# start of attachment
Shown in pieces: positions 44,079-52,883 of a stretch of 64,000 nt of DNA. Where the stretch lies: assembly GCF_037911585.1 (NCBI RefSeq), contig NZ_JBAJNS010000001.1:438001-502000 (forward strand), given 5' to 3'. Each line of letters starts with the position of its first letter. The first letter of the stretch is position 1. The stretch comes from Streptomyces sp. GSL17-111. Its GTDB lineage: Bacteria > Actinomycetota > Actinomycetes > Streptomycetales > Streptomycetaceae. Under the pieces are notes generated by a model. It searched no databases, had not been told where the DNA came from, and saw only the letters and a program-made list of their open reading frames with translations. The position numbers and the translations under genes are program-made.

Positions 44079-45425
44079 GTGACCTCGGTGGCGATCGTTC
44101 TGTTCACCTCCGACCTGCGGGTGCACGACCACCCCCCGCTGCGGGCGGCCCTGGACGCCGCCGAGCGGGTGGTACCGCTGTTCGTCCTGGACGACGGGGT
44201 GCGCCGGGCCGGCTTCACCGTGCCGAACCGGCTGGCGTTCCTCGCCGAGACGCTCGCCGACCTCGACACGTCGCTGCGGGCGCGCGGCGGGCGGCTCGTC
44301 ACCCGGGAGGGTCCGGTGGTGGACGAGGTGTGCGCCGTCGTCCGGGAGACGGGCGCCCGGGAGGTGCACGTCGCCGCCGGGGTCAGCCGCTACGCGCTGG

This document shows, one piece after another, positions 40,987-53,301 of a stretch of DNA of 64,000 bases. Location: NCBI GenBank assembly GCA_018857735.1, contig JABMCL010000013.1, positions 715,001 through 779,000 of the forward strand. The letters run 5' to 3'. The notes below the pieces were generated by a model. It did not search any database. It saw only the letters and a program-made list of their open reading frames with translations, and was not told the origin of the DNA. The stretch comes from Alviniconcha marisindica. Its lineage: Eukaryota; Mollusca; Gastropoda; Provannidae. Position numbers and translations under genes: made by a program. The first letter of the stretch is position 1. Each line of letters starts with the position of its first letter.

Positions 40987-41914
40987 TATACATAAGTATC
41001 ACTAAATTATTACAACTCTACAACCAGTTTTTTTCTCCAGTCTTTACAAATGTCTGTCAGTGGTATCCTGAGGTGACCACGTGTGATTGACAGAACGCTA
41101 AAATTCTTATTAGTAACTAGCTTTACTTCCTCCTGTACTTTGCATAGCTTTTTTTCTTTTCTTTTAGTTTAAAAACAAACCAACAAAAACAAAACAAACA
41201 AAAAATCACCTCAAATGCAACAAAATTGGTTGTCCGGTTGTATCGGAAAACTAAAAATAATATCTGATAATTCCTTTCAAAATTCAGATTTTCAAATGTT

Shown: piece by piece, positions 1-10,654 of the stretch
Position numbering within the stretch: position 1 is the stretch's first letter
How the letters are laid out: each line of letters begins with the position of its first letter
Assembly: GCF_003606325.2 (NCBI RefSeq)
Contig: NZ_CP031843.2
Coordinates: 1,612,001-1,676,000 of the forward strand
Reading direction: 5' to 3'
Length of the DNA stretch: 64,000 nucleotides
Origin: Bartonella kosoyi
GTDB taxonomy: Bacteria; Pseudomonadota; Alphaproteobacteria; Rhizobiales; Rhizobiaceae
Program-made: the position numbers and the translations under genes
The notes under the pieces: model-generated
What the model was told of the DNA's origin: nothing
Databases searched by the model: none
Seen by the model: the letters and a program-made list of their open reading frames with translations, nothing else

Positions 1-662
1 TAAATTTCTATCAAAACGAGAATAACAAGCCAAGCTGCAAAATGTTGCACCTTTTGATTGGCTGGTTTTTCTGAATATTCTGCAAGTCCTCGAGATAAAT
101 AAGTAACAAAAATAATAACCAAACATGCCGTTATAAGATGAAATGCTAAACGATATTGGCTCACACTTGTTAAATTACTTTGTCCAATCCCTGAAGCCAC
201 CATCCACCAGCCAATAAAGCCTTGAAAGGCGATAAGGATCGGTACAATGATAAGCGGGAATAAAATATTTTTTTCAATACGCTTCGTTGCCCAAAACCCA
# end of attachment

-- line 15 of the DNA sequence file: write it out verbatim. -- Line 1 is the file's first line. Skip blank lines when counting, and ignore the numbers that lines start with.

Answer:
How the letters are laid out: each line of letters begins with the position of its first letter